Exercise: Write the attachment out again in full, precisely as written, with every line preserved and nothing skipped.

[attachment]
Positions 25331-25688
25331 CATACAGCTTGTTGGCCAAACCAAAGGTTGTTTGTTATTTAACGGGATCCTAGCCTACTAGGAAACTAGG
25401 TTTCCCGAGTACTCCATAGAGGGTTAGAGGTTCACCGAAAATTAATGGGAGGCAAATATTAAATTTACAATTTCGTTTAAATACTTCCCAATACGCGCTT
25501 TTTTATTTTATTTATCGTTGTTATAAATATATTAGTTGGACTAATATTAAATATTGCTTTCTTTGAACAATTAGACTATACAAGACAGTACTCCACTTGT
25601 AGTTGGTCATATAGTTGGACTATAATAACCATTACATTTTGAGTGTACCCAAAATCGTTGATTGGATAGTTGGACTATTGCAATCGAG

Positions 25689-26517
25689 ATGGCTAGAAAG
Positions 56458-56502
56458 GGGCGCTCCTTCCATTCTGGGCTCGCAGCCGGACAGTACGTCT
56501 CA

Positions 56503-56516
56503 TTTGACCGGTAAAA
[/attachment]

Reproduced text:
Positions 25331-25688
25331 CATACAGCTTGTTGGCCAAACCAAAGGTTGTTTGTTATTTAACGGGATCCTAGCCTACTAGGAAACTAGG
25401 TTTCCCGAGTACTCCATAGAGGGTTAGAGGTTCACCGAAAATTAATGGGAGGCAAATATTAAATTTACAATTTCGTTTAAATACTTCCCAATACGCGCTT
25501 TTTTATTTTATTTATCGTTGTTATAAATATATTAGTTGGACTAATATTAAATATTGCTTTCTTTGAACAATTAGACTATACAAGACAGTACTCCACTTGT
25601 AGTTGGTCATATAGTTGGACTATAATAACCATTACATTTTGAGTGTACCCAAAATCGTTGATTGGATAGTTGGACTATTGCAATCGAG

Positions 25689-26517
25689 ATGGCTAGAAAG
Positions 56458-56502
56458 GGGCGCTCCTTCCATTCTGGGCTCGCAGCCGGACAGTACGTCT
56501 CA

Positions 56503-56516
56503 TTTGACCGGTAAAA